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Car insurance rates can go up 53% a year on average if you cause an accident, NerdWallet’s analysis found.
But if you switch to the cheapest insurer in your state, you may find better rates.
The bottom line: To get cheap car insurance after an accident, it's time to shop around.
An accident affects your car insurance rates for three to five years on average, although this varies by state and company. Even if it was a minor crash, insurers perceive you as a greater risk and will almost always increase your rates.
To give you a better idea of how much more you’ll pay after an accident, NerdWallet compared average car insurance rates nationwide for 40-year-old drivers with a recent at-fault crash and those with no recent accidents, keeping all other factors the same. We used full coverage insurance policies for a 2018 Toyota Camry and a hypothetical accident that resulted in $10,000 worth of property damage and no injuries.
Our analysis found that:
See how your state fares.
Car insurance companies have wildly different viewpoints on how much to raise rates due to a crash. In some states, a few companies in our analysis didn’t charge more after a small accident.
At the other extreme, we found several companies with rates more than twice as high for a driver who’d caused an accident than for an identical driver who hadn’t. And in a few cases, average rates were more than $1,900 a year higher after an at-fault accident.
That’s why, to get cheap car insurance after an accident, it’s essential to from several companies.
State Farm, Geico, Progressive and Allstate, the nation’s, together make up more than half of the auto insurance market. The fifth-largest car insurance company, USAA, is available only to active military members, veterans and their families.
To see how they price policies after at-fault accidents, we looked at average rates across 48 states and Washington, D.C., where all four companies have a significant presence.
State Farm returned the lowest average rates for drivers who’d caused an accident, as well as for drivers who had not, and also showed the smallest percentage increase in rates between drivers with a clean record and those with a recent crash.
For drivers who qualify, USAA frequently has the lowest rates we found both before and after an accident. But in some cases, USAA is no longer the cheapest option once a driver has caused an accident. In Alaska, Kentucky, Mississippi, North Dakota and Wisconsin, for example, USAA is cheapest for drivers with a clean record, but other companies return the lowest rates after an at-fault crash.
So if you’re insured with USAA and you get in an accident, it’s smart to compare car insurance rates.
Shopping around after an accident is the best way to ensure you are getting the cheapest rate, and our analysis shows why:
Shopping around is the best way to find the cheapest rate, but there are other ways to ensure you are getting the lowest rate possible. You may be able to lower the rates on your current policy by:
If you weren’t to blame for an accident, you might see an increase in your auto insurance rate anyway. A study by the Consumer Federation of America found that some companies raise rates 10% or more for not-at-fault accidents.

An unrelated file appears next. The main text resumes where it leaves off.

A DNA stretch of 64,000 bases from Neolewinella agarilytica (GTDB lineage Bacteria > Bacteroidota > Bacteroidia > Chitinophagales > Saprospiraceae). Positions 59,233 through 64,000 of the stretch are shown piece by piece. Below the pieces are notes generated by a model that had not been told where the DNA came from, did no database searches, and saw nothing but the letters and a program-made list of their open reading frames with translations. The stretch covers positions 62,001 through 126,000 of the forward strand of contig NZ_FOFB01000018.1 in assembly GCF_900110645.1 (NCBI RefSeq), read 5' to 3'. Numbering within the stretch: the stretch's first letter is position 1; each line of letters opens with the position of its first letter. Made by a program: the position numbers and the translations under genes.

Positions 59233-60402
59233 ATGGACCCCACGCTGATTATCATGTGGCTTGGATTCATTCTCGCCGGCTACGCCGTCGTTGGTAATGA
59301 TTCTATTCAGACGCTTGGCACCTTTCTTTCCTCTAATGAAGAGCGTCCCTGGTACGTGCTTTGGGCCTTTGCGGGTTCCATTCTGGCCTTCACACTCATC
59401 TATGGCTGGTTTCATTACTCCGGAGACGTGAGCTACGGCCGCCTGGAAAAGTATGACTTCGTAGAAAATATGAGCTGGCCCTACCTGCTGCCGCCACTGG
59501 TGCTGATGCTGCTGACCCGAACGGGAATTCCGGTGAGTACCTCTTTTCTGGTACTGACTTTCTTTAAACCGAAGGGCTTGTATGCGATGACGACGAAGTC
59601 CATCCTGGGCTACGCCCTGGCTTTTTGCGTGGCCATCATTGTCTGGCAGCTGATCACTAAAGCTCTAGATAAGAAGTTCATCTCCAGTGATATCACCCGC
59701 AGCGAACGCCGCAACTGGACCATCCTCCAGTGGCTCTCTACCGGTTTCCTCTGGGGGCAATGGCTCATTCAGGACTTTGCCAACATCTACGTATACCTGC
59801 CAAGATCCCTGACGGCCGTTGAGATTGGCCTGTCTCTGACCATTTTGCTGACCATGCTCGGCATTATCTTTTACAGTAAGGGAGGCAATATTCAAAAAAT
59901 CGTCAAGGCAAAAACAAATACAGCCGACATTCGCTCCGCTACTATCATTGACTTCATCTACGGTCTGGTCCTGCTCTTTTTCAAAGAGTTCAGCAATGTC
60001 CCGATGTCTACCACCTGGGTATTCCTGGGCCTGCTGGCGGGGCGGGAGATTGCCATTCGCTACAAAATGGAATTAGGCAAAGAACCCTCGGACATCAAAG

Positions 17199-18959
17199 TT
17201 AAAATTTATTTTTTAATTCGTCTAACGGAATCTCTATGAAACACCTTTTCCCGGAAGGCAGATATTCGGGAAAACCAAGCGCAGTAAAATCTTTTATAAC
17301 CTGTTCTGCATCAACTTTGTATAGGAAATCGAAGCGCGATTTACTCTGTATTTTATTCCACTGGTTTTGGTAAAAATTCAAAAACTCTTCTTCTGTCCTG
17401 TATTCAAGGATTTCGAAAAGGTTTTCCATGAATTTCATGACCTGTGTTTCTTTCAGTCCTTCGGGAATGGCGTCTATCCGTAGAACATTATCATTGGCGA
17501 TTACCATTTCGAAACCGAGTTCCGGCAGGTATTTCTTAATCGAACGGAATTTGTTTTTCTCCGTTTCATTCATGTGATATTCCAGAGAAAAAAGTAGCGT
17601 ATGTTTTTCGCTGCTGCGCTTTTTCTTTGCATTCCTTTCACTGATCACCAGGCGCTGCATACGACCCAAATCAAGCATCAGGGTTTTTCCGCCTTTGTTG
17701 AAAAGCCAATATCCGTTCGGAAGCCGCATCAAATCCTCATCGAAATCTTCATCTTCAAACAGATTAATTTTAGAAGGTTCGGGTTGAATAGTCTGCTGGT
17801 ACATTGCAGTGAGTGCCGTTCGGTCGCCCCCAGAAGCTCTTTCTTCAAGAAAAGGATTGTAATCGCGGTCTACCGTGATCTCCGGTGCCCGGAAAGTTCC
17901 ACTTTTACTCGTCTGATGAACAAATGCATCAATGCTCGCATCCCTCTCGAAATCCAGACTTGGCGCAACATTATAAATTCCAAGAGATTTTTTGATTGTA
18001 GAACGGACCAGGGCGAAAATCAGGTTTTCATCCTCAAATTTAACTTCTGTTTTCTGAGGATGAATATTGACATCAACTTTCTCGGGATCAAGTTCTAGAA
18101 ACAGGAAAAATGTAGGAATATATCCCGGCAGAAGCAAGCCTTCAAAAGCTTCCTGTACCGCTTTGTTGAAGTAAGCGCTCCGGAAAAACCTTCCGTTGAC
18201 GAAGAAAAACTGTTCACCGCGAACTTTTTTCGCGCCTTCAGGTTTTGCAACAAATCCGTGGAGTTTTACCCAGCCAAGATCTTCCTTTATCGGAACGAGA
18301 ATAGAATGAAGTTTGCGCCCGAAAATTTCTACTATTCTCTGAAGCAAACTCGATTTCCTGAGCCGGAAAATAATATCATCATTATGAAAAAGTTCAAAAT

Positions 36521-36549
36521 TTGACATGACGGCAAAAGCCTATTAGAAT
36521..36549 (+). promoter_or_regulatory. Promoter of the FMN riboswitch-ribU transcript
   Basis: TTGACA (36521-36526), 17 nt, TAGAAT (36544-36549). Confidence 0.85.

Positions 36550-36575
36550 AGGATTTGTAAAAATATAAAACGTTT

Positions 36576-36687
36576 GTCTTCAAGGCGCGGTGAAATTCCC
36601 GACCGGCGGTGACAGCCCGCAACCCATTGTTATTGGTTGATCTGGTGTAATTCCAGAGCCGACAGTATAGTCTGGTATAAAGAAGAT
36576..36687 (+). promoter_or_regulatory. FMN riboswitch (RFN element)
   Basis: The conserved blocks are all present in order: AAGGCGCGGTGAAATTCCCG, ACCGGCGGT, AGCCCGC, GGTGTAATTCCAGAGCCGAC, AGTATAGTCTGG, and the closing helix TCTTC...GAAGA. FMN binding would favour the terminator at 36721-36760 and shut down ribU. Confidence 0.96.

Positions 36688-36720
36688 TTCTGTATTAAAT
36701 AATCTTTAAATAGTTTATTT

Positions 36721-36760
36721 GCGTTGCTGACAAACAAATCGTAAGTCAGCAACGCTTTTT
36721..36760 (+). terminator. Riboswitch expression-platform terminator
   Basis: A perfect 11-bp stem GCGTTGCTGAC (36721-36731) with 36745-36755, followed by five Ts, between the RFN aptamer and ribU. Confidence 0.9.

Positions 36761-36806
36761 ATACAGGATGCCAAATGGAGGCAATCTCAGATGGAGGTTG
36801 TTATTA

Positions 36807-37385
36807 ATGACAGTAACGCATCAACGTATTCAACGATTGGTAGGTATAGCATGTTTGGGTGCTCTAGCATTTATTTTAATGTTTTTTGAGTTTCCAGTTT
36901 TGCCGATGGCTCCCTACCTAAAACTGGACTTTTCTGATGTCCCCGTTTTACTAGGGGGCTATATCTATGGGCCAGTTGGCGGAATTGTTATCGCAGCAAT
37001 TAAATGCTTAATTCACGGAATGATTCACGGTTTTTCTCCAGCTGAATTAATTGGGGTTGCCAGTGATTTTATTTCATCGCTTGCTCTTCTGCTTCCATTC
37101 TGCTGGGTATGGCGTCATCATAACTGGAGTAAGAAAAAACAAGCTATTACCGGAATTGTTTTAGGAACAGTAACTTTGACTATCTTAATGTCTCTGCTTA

In the 12 , everyone involved in an accident files a claim to their own insurer for injuries. Because of this, residents of those states are more likely to see rate increases after an accident no matter who is at fault.
If you have on your policy and this is your first accident, it’s likely that your rate won’t go up. And a few states, including Oklahoma and California, don’t allow insurers to increase your rates if a crash was not your fault. Some companies, such as USAA, even say they won’t raise rates if you aren’t responsible for an accident.
But regardless of whether the accident is your fault, it’s always a good idea to compare to make sure you’re getting the lowest price.
If you have multiple accidents or other serious marks on your record, it could be hard to get car insurance.
If no one will sell you a policy, you may need to look for a state-run assigned risk plan. To find your state’s high-risk insurance pool, in the directory of the Automobile Insurance Plan Service Office, an industry organization, or ask your auto insurance agent for help.
NerdWallet averaged rates based on public filings obtained by pricing analytics company Quadrant Information Services. We examined rates for 40-year-old men and women for all ZIP codes in any of the 50 states and Washington, D.C. Although it’s one of the largest insurers in the country, Liberty Mutual is not included in our rates analysis due to a lack of publicly available information.
In our analysis, “good drivers” had no moving violations on record; a “good driving” discount was included for this profile. Our “good” and “poor” credit rates are based on credit score approximations and do not account for proprietary scoring criteria used by insurance providers. These are average rates, and your rate will vary based on your personal details, state and insurance provider.
Sample drivers had the following coverage limits:
In states where required, minimum additional coverages were added. For drivers with one at-fault crash, we added a single at-fault crash costing $10,000 in property damage.
We used a 2018 Toyota Camry LE in all cases and assumed 12,000 annual miles driven.